The European Extrajudicial Network for the out-of-court settlement of cross-border consumer disputes (EEJ-Net)
An EU-wide complaints network to facilitate consumers' access to out-of-court settlement should encourage the confidence of European consumers in the Internal Market.
The increasing mobility of European citizens, E-commerce and the introduction of one single currency require an EU-wide consumer assistance.
Compared to the rather lengthy, formal and expensive court procedures the alternative dispute resolution through an European Extra-Judicial Networks offers flexible, low-cost and simple solutions to the particularities of cross-border consumer disputes.
Already in 1998 the European Commission published a communication on “alternative resolution of consumer disputes” in order to encourage and facilitate the swift settlement of cross-border consumer problems. The attached “Recommendation on the principles applicable to the bodies responsible for out-of-court settlement of consumer disputes” (98/257/CE), ensures that these procedures offer the parties a minimum number of quality guarantees such as independence, transparency, efficiency, legality, liberty, representation and adversarial principle.
So far about 400 alternative dispute resolution bodies (ADR) have been registered in a database. In October 2001, this database has been extended with the institution of the national contact and coordination points “Clearing Houses”. Since then these national contact points assist consumers in resolving their cross-border problems. In order to find a swift, cost-saving and efficient solution, the 17 Clearing Houses collaborate closely with each other, the European Commission and the national ministries as well as with the ADR-bodies.
All current 15 Member states as well as Norway and Iceland participate in the EEJ-Net. The Federal Republic of Germany followed the Nr. 10 (2) of the Council Resolution 25 May 2000 “to create or designate, in addition, in each Member state a central point (“Clearing House”) to provide information, guidance, practical support and practical assistance to consumers in order to facilitate their access to the relevant out-of-court bodies and schemes at national level or, where appropriate, in the country of the supplier, as well as to the contact points in the other member states”.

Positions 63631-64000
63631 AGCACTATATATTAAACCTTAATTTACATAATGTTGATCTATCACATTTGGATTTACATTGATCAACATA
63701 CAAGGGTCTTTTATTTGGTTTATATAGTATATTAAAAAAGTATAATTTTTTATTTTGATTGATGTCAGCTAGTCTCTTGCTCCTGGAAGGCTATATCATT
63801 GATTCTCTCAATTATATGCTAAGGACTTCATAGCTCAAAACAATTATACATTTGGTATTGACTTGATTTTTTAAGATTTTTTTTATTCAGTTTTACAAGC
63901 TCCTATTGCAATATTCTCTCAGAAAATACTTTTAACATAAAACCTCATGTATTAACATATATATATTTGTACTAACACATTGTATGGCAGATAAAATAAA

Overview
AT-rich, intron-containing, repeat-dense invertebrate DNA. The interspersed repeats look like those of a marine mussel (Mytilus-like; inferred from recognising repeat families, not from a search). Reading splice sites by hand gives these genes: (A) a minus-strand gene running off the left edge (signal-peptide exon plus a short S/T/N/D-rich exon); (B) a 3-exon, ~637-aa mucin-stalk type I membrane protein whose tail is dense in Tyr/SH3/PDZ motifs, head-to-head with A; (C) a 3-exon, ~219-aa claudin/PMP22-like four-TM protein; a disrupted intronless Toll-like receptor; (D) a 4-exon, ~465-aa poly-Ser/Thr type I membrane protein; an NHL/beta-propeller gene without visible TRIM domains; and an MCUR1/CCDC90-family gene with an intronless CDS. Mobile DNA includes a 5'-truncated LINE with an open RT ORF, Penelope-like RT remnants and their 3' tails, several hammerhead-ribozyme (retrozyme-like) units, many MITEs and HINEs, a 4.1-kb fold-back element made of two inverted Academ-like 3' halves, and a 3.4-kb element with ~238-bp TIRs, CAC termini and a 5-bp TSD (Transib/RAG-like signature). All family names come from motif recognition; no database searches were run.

A notification from the German Federal Ministry of Justice dated October 26, 2001, added the German Clearing House as a new service department to the already existing supporting structure of Euro-Info-Consumers. The German contact point started its activity on January 1st, 2002.
As per a decision of the French State Secretary Mr. Renaud Dutreil dated January 22, 2004 the mission for the French Clearing House has also been committed to Euro-Info-Consumers.
Along with providing information ADR-schemes and national and European regulations for consumer protection, the German and the French Clearing House perform the task of a contact point to which consumers who want to find an out-of-court settlement to their cross-border disputes can turn to.
As almost all the employees of the European Clearing Houses speak several languages and are almost all legally trained assistants or lawyers, the contact points can easily find out whether introducing an ADR-procedure is the best way of responding to the consumer complaint or if other means of settling the dispute are more appropriate.
The first experiences throughout the EEJ-Net demonstrate how important it is that the member states accordingly to the Council Resolution of May 25, 2000 Nr 10 (3) “encourage cooperation between professional and economic organisations and consumer organisations with a view to: contributing to the activities of out-of-court bodies and the contact points”. The creation of an active cooperation between the notified ADR-bodies and the other partners of the EEJ-Net therefore represents a major opportunity for the European consumer and the Internal Market.